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Rudy Tomjanovich drops epic Hall of Fame speech

It’s about time, Hall of Fame.

Houston Rockets v Washington Bullets Photo by Focus on Sport/Getty Images

In a long overdue moment, maybe one of the most overdue, Houston Rockets legend Rudy Tomjanovich was finally inducted into the Hall of Fame yesterday, culminating a career with the team that spanned 33 years.

Flanked by Hakeem Olajuwon and Calvin Murphy, Rudy then went on to give an epic induction speech, in which he was grateful to just about every person who was part of his basketball journey. It was heartful (could it be any other way with Rudy T), and it was funny. One of my favorite parts:

He also took up for Robert Horry, the Big Shot Bob of seven championship rings, who Rudy feels also belongs in the Hall of Fame. Tomjanovich said:

“I want to speak up for Robert Horry to be inducted into the Hall of Fame. He’s truly a legendary player. He made so many clutch shots. He’s got seven rings to prove it. This is where he belongs.”

I’m not sure that’s going to happen, though it sure would be a great story.

But Rudy thanked everyone from Vernon Maxwell to Charles Barkley to Carl Herrera, thoroughly honoring all the players who performed under his tutelage.

In addition to his students, he also thanked his teachers, running down a list that included Tex Winter, Del Harris, and the man he replaced in Houston when he took over the head coaching job, Don Chaney.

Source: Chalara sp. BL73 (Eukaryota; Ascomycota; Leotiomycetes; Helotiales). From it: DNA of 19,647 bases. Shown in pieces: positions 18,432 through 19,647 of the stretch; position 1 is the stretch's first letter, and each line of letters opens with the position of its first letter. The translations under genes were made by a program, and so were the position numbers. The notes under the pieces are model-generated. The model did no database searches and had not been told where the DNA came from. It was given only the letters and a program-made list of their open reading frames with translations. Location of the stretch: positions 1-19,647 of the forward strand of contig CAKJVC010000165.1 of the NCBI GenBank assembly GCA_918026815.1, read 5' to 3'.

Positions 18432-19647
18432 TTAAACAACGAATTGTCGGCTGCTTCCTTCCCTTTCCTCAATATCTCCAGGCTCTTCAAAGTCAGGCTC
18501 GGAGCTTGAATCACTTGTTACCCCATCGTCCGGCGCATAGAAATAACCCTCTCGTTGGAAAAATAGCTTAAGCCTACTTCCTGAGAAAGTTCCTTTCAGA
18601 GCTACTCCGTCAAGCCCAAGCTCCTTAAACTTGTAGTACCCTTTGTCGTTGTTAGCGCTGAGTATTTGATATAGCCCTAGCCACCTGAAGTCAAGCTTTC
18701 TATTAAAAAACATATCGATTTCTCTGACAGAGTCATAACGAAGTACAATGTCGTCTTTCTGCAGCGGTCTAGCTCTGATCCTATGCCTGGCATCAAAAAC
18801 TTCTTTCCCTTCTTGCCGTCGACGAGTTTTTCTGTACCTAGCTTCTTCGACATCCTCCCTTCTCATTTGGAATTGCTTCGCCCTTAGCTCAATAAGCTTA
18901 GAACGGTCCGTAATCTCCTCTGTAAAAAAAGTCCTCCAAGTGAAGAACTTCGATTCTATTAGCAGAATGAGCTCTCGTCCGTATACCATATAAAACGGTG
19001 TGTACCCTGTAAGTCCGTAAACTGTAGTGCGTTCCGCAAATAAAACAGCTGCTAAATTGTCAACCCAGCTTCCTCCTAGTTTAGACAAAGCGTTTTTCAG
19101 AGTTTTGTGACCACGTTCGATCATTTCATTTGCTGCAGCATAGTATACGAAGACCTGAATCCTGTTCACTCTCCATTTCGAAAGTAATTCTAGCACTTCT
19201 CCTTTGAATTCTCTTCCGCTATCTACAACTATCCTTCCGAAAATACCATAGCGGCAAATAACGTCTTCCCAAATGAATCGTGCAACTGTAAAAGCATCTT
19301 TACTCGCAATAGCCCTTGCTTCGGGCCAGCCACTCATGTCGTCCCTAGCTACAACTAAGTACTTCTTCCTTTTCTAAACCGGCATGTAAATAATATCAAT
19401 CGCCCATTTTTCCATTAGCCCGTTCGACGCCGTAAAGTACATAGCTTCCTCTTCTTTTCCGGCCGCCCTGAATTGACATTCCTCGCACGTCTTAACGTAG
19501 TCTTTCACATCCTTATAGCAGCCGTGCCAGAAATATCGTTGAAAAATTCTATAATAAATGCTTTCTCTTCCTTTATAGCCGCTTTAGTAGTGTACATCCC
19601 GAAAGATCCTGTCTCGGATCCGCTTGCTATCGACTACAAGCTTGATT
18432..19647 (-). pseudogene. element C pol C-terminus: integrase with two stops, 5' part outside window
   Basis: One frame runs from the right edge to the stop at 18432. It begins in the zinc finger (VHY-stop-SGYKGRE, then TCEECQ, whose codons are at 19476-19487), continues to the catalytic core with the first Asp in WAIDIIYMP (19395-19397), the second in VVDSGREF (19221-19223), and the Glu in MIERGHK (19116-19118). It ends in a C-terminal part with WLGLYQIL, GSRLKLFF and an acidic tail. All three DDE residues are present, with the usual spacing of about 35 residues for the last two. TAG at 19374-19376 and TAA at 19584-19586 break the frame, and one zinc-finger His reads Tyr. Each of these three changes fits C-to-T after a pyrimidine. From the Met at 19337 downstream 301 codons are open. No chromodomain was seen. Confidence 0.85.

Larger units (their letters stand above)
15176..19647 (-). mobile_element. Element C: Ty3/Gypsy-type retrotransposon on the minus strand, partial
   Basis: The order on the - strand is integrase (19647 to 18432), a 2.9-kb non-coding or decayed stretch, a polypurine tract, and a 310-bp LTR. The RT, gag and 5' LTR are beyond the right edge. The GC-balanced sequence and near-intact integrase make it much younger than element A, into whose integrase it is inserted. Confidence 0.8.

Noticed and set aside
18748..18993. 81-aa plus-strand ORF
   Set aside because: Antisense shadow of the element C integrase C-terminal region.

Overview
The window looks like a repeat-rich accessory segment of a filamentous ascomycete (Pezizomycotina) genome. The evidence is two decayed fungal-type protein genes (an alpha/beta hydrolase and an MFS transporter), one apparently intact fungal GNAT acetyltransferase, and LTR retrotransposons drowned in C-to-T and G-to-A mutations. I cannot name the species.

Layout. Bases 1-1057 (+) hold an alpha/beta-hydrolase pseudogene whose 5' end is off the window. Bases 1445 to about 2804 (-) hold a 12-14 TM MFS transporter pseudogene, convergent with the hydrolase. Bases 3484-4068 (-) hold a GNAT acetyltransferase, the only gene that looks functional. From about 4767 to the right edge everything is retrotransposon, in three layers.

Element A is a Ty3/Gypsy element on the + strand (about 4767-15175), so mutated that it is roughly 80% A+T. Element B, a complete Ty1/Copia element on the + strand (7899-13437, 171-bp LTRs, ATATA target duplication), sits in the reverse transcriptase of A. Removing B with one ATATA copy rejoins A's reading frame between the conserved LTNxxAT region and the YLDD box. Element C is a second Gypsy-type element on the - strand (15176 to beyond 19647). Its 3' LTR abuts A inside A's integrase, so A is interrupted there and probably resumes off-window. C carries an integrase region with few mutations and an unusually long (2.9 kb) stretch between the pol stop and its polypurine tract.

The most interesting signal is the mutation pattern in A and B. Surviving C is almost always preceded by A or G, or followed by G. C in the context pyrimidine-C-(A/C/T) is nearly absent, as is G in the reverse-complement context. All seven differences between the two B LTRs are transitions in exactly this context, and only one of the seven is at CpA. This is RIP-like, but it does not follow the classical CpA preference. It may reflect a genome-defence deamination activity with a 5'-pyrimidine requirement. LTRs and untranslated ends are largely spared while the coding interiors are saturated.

Here’s the full Hall speech by Rudy. It’s worth the 15 minutes of your time.

In addition, the Hall of Fame put together an induction video with the highlights of of Rudy’s career, and that’s worth a few minutes of your time as well.

Tomjanovich finished his playing career, all with the Rockets, averaging 17.4 points, 8.1 rebounds, and 2 assists per game on 50.1 percent shooting from the field. He then transitioned immediately following retirement into scouting for the team, and then started work as an assistant coach in 1983.

He’d remain an assistant until taking over for Chaney as head coach halfway through the 1992 season. He’d go on to lead the Rockets to back-to-back titles in 1994 and 1995, and stayed with the team until 2003. He’d coach a partial year with the Los Angeles Lakers in 2004 before resigning due to health concerns.

He finished his coaching career with a 527-416 (.559) regular season record and was also 51-39 (.567) for his career in the postseason.

Congrats to Rudy T! There’s no one who deserved it more.